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And, yes, Toledo is the only city in Ohio that has a true Mexican barrio as one would find in Chicago or on the West Coast (though it is small relative to those areas)/
MyTwoSense , my appologies, I'm part mexican myself and I guess I am ignorant of the differences of the terms.I am just interested in demographics of different cities. Doesn't Toledo have a fairly large mexican population? Is this topic taboo on this forum? I am not trying to upset anyone.Have a nice day.
Quote from: Jeffrey on October 11, 2007, 06:50:48 AMAnd, yes, Toledo is the only city in Ohio that has a true Mexican barrio as one would find in Chicago or on the West Coast (though it is small relative to those areas)/totally incorrect. although often forgotten, lorain's is much older and larger. certainly per capita it is, lorain is by far ohio's most ethnically diverse city thanks in large part to it's pr/mex population. the key census stat for lorain is that you have a 1 in 4 chance of seeing someone who doesn't look like you, which is unmatched in the rest of ohio and much of the usa as well. the whole "latino/hispanic" term issue is best left to the hispanic/latinos to dicker over. hispanic was an early term used by the census (ie., the government) and latino is a newer term that came out of the communities. thats all i know or care, either are preferred by various groups, so imo its best just change over to "historic country of family origin" on the census someday if anything rather than try to define such a ridiculously silly concept as "race" so definitively.
Actually this is an open question as the census counts might be undercounting the undocumented Mexican or latino immigrants. And, yes, Toledo is the only city in Ohio that has a true Mexican barrio as one would find in Chicago or on the West Coast (though it is small relative to those areas).#######Whats the difference between Latino & Hispanic? Not much.Seriously, google "Latino vs Hispanic and you get a page of hits. We could discuss this for hours.Latino would mean a Spanish speaker from Latin America, meaning Mexico, Central America, South America and the Carribean (but where does that leave Brazil?)Hispanic might include people from Spain, too.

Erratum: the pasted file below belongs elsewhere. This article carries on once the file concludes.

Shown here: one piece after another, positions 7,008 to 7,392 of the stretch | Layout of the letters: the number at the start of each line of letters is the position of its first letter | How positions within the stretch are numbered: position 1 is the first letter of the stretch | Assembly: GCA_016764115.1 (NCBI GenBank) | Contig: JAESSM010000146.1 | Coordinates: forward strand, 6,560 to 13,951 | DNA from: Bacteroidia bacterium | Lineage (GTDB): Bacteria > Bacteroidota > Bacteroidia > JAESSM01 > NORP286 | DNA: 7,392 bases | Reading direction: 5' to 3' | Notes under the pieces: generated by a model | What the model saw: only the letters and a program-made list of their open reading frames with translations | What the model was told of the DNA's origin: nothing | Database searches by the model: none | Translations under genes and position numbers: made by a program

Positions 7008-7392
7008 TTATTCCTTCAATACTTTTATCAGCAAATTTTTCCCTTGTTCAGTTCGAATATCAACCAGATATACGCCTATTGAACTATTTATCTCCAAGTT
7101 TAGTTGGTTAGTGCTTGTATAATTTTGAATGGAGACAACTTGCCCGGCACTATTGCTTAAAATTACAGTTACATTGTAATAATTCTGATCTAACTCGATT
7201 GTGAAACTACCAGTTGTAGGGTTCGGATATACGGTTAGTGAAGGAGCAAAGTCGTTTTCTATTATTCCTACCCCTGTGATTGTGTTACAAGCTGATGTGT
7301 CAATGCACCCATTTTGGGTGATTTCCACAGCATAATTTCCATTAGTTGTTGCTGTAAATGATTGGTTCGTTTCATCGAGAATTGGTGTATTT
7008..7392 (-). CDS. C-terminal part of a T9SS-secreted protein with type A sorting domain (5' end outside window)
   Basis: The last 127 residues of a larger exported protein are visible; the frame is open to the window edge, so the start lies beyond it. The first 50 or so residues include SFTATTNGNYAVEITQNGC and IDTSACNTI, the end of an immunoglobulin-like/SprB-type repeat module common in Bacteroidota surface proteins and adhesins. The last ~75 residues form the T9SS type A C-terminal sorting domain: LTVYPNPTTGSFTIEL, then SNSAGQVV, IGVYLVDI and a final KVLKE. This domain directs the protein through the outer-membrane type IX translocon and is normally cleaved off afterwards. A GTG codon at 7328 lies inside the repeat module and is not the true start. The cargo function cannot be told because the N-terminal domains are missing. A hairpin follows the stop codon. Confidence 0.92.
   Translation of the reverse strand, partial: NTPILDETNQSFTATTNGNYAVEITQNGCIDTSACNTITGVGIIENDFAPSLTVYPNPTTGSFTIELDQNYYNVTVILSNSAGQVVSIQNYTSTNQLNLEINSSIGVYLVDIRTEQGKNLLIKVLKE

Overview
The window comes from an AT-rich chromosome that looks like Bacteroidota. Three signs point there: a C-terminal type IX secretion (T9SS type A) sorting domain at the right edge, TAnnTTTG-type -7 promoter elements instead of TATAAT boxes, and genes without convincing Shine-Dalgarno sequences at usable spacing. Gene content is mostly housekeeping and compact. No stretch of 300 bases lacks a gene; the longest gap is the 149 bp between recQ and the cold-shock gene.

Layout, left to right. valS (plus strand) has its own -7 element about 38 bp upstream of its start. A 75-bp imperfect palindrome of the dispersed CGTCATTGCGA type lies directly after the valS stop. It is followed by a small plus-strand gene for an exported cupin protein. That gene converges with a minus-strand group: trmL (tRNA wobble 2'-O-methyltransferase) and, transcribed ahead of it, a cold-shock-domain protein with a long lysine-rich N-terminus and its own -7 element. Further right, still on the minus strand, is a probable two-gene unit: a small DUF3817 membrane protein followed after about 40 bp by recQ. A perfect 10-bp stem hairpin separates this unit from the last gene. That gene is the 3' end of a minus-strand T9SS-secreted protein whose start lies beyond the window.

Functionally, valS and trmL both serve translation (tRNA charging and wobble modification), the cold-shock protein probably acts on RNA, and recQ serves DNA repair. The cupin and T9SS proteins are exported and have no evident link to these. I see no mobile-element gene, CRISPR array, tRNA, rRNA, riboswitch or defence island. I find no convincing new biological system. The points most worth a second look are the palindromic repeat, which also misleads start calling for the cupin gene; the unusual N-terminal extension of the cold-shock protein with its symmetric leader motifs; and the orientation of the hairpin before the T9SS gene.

My other half is Spanish and Peruvian...she speaks "proper" Spanish (according to her) and identifies her heritage as Spanish....SUCH an elitist!!! lol
^^No, because Latin was only a language that was part of Roman culture. Latin is sometimes used as an umbrella term for cultures that may have origins in Portugal, Spain, Italy or Romania and of course languages evolved from The latin language. I believe.
Quote from: Mov2Ohio on October 12, 2007, 03:29:24 AM^^No, because Latin was only a language that was part of Roman culture. Latin is sometimes used as an umbrella term for cultures that may have origins in Portugal, Spain, Italy or Romania and of course languages evolved from The latin language. I believe.Actually, Latin was the people as well. Rome was a Latin city state. It is still an Italian province, Lazio.Even by the standard of saying that a Latin(o/a) is someone from a country with a Latin derived language, it is a problematic designation. Are the Quebecois Latin(o/a)? Italian Americans? Romanians?
I was always under the impression that Hispanic was disfavored by many people of Central and Southern American heritage because it emphasizes the role of Spain in their culture as an infiltrator, rather than that of the indigenous populations that existed there for millenia before.
And Latin(o/a) doesn't?
Cincy is seriously only 1.28%?I'm not surprised but I find Akron's 1.16% surprising.
^ any upscale (or descent) latin dance clubs in Akron? (restaurants as well?) I tried looking online the other day and could find nothig at all...
Cincy is seriously only 1.28%?
Quote from: LovesIt on October 12, 2007, 07:25:29 PMCincy is seriously only 1.28%?Believe or not, most of our noticeable hispanic population is in the Tri-County area which is north of the city and in NOKY areas, which would be outside city limits.I think it's a geographical thing ... Where I used to live in Mississippi, they used to have a large hispanic population.